I am sick of having to trail him at relatives gatherings in case he is behaving badly. I loathe worrying before every event how rude he might be or not be. I am also sick of prompting him to answer questions or just be generally normally communicative. It would be great if at the beginning of a visit, Grandad said "so did you enjoy your holiday?" or whatever, and he would just say something normal like "Yes, there was an amazing pool and I went down a big slide!" or similar (this is how he would talk to his Dad and me... but not family?!) instead of ignore/prompt/ignore/shout answer (often not even the right answer but something random hmm).

BTW when he visits them on his own he is generally fine with the odd small tantrum (getting rarer) but only in line with his age. It's en masse that seems to cause a problem?

Where am I going wrong? sad

cathan Tue 07-May-13 13:51:26

However this problem started, I think it has become a vicious circle for you both. Because you're anxious, you behave differently with him so he acts differently in response. Stop warning him in advance about the right behaviour. Don't follow him round, expecting trouble. Try to act as if you were visiting friends - relax and try to enjoy the visits instead of behaving as if you're both on trial. Your son's relationship with his relatives may improve if he doesn't feel under pressure to "perform". And if he misbehaves, punish him as you normally would, without any extra pressure. Hope this helps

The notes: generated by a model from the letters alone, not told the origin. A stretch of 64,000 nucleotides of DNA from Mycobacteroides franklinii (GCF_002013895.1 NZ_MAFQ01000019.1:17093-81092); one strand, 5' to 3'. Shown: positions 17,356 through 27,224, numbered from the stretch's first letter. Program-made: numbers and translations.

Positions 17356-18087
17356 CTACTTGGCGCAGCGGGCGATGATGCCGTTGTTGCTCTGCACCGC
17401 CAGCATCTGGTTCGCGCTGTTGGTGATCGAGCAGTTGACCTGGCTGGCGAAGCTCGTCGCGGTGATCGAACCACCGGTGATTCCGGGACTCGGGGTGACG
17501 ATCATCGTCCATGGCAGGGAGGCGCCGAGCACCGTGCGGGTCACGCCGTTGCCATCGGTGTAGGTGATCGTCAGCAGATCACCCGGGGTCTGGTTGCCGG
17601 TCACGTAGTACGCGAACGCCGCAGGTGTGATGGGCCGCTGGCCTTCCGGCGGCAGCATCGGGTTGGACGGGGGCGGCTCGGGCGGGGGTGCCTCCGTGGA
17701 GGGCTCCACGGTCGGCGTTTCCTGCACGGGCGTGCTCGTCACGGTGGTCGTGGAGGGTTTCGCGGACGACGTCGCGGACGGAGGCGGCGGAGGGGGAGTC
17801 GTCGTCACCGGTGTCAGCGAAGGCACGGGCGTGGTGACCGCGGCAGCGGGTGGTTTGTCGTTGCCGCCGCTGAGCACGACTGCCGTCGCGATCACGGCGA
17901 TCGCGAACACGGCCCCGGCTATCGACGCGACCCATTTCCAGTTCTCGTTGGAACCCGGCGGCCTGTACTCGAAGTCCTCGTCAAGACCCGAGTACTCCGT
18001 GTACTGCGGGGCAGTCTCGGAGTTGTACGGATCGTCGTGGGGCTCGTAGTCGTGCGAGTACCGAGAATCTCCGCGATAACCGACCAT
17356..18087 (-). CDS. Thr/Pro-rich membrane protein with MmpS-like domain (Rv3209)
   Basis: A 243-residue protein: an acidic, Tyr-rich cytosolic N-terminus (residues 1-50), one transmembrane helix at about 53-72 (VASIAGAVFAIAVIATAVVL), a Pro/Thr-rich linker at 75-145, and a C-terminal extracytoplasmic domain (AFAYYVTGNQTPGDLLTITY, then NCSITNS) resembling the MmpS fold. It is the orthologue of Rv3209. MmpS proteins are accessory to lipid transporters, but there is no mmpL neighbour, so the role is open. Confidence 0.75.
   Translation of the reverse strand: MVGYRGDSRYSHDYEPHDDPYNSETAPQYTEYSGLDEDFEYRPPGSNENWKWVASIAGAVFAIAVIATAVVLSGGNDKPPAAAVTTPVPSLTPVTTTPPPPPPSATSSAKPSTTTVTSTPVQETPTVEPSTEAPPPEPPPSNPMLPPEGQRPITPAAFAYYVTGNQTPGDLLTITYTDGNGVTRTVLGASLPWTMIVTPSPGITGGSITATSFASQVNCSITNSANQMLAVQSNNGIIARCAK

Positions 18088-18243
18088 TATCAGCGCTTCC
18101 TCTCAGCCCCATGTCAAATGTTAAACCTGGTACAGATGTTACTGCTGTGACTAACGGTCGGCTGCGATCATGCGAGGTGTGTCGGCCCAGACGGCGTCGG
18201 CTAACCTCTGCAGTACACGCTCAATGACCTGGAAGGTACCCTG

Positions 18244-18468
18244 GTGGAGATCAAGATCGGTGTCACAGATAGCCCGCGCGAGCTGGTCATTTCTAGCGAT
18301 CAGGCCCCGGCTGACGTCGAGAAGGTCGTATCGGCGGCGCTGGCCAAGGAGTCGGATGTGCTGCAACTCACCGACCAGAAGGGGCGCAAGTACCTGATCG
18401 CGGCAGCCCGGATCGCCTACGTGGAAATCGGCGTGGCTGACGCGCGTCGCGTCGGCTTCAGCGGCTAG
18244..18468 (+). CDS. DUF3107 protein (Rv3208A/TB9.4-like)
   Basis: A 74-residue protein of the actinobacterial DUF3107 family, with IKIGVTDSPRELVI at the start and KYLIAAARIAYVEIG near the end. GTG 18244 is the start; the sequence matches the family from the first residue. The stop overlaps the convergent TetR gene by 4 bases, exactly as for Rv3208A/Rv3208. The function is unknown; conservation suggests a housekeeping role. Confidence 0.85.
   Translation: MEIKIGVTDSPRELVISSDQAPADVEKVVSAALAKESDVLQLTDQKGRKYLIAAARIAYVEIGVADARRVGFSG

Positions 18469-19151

flossymuldoon Tue 07-May-13 14:05:09

It sounds exactly like you are talking about my DS who's 3.8. In fact. It's spooky.

Wiith my DS it's because he gets anxious and a bit overwhelmed/excited.
I think there may be some truth in what your DS is saying about being shy. His choice of words may not be 100% accurate but it would suggest to me that maybe he's a bit self concious (sp).

Try and relax, and don't add any extra pressure as that will only increase his anxiety. I ask DS is he wants to sit with me and he quite often does until he has relaxed a little.

Wavylines Tue 07-May-13 15:52:53

Thanks for the replies (and reading the epic OP!!)

cathan it's only recently that I have tried to pre-dispose him to behaving nicely, in my heart I knew it was probably futile and in fact could make things worse. I was just desperate after the latest series of uncomfortable visits, to have one half-ok visit where he was at least acceptable in terms of greetings and conversing with family. I will try to relax a little, but it's hard - I do feel judged especially by one of the GP's and also if there are any family friends present, I really cringe thinking that they are thinking DS is a brat sad and that I am failing to bring him up nicely sad

flossymuldoon I do think that for all his confidence in lots of areas, DS does get anxious and overwhelmed. DS was the first grandchild and from the start he was naturally the centre of attention of every visit (mainly from the GPs) to the extent that even the aunties and uncles would tell GPs to back off a bit and just be a bit more relaxed! My sister would say, "Can everyone just stop staring at the child?!" grin as say, round the dinner table, he would have five or six people constantly looking at him and commenting on what he was eating etc. (not so much any more, that was when he was very little). So maybe that hasn't helped. At least DS is fine around his friends and his dad and I.